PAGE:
Alec Nevala-Lee

Thoughts on art, creativity, and the writing life.

A portrait of Dean Koontz as a young man

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Sooner or later, one comes to the painful realization that most books on writing are useless. Most are either written by unknowns, whose advice obviously needs to be taken with a huge grain of salt; critics or teachers who lack practical experience; or famous novelists whose instruction is colored by the irreproducible circumstances of their own good fortune. Success in fiction hinges on so many factors, many of them out of the writer’s hands, that trusting what, say, Janet Evanovich has to say about craft is like chasing performance in investment funds: past performance is no guarantee of future results. What we really need is a book written years ago by a struggling author, in which he laid down some rules on how to write and described as honestly as possible his own methods—only to become famous and acclaimed after the book’s release by following his own advice. And as a matter of fact, this book exists.

Earlier this week, in my review of In Time, I briefly mentioned Dean Koontz’s Writing Popular Fiction, which is one of the four or five most useful books on practical storytelling I’ve ever seen. The book has many virtues, but its most interesting quality is completely accidental. Koontz wrote the book in 1972, when he was only twenty-six, and best known as a productive author of short category novels. Within a few years, he’d be famous. Part of the fascination of this book, then, is its candid snapshot of the real work habits of a writer who was about to embark upon one of the successful careers in modern popular fiction. It’s very rare for an author of writing guides to go on to genuine fame—the only other one who comes to mind is J. Michael Straczynski, who wrote a number of screenwriting manuals before creating Babylon 5—so unlike most books on writing, the advice here has been tested, in real time, in the best possible way.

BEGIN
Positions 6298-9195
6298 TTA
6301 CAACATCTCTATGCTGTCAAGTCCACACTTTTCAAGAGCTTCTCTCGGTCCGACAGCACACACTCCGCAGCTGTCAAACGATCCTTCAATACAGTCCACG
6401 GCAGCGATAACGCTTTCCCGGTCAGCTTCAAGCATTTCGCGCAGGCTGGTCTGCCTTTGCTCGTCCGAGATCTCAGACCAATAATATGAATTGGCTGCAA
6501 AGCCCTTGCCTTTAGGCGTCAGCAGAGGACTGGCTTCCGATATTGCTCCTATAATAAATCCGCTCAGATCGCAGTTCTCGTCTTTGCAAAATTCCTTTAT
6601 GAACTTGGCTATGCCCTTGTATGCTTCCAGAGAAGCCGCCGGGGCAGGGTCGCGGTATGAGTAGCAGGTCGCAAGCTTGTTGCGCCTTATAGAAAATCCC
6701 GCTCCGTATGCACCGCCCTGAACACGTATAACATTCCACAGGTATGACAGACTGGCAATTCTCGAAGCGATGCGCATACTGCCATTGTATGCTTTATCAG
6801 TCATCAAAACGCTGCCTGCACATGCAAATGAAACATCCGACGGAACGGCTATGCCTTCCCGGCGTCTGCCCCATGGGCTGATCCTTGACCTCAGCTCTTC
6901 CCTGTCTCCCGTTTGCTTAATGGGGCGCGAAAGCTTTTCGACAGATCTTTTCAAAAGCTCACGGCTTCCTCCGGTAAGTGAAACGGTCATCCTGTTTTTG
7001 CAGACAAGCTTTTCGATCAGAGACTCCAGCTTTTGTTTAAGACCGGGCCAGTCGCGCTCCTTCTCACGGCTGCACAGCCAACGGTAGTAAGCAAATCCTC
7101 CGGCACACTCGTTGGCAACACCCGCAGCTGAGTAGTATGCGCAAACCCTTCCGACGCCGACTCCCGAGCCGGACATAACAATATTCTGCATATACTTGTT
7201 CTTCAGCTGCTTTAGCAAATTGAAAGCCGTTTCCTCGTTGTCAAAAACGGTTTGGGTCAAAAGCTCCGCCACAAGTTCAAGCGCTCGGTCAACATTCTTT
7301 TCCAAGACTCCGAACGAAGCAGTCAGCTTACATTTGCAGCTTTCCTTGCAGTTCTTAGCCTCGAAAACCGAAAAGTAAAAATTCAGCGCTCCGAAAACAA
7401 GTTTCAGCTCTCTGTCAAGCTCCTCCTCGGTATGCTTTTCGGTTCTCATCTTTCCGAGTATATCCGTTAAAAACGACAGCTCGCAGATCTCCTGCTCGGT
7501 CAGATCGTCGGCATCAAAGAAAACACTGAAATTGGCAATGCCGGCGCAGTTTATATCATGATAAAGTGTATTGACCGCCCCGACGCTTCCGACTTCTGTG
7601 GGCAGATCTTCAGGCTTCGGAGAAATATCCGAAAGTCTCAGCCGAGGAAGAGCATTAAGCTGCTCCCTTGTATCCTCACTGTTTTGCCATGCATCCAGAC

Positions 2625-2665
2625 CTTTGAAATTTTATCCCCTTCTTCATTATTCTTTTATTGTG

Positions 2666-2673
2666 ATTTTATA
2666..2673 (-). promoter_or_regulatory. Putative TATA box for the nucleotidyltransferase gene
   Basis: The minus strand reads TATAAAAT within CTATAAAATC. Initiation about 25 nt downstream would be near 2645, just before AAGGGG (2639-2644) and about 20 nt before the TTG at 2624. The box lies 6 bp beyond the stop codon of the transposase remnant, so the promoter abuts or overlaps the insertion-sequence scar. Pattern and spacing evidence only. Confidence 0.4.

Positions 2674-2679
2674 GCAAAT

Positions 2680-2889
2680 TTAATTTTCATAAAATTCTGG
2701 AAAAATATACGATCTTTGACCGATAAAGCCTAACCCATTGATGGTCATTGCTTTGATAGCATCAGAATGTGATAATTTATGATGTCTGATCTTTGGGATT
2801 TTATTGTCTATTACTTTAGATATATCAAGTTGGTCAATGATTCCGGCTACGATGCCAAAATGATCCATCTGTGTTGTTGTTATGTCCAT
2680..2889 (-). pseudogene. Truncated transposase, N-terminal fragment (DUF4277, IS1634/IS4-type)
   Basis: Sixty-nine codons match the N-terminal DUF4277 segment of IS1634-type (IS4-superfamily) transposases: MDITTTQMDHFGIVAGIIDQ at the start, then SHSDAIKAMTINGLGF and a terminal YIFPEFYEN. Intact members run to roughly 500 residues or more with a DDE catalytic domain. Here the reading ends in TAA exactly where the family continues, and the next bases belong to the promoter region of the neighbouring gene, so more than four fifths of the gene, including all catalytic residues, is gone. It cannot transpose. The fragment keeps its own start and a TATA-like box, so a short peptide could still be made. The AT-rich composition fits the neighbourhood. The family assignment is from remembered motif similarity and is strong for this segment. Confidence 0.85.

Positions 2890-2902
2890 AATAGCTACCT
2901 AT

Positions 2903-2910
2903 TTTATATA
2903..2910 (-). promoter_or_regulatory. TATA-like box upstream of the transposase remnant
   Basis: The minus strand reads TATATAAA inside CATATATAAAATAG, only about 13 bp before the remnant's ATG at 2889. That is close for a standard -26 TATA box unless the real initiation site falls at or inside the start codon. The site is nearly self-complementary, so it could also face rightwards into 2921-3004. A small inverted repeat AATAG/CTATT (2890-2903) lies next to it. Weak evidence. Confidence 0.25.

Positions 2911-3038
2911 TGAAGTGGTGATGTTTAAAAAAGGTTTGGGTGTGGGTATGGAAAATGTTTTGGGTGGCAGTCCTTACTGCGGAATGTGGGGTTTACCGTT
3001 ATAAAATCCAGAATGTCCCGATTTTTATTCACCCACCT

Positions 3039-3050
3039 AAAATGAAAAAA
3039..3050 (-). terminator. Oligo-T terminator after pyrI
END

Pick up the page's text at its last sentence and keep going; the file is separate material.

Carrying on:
So what does the book tell us? Koontz starts by laying down the basic elements of all genre fiction—a strong plot, a protagonist with believable motivation, a colorful background, and a great deal of action—and then details the requirements of specific genres. Some of the information here is badly dated, especially the chapters on Gothic romance and erotica, but the sections on science fiction and fantasy, suspense, and mystery are still among the best I’ve found. The chapter on science fiction, in particular, is crammed with useful advice, and I still think about Koontz’s section on the tools of suspense (the chase, the race against time, and the anticipation of a violent event) whenever I start a new writing project. Koontz winds up with a few chapters on practicalities, most of which lean heavily on Scott Meredith’s classic Writing to Sell, but which also provide a fascinating glimpse into the life of a category writer at the time. Whenever I feel pressured by my current schedule, which basically calls for a novel a year, I remember what Koontz says about productivity:

If you can produce only one or two category novels a year—especially science fiction, Gothics, mysteries, and fantasies—you will never know a time when the wolves are not a stone’s throw from the door—and you without a stone to throw…Even if you are prolific enough to produce and sell eight or ten novels a year, your income may hold steady at $20,000 a year, which is comfortable but by no means enough to classify you as a nouveau riche.

Obviously, things have changed a lot in the past forty years, but part of the book’s appeal lies in its evocation of a time in which category writers like Koontz, Donald Westlake, and Lawrence Block could make a good living on the midlist. Nine years later, after he became famous, Koontz addressed the changing state of publishing in How to Write Best-Selling Fiction, and while this book has its merits as well, it lacks some of the charm of the earlier work. In addition to its considerable practical value, Writing Popular Fiction is one of the best portraits we have of a young genre novelist working at an exciting, if exhausting, time, and I’ve tried to recapture some of that excitement in my own writing life. As I’ve mentioned before, I picked up my copy at a church book sale in my early teens, and it’s been a constant companion ever since. These days, you can find it online for around twenty bucks, and it’s well worth the price. If nothing else, it certainly worked for its author.

Written by nevalalee

November 3, 2011 at 10:29 am

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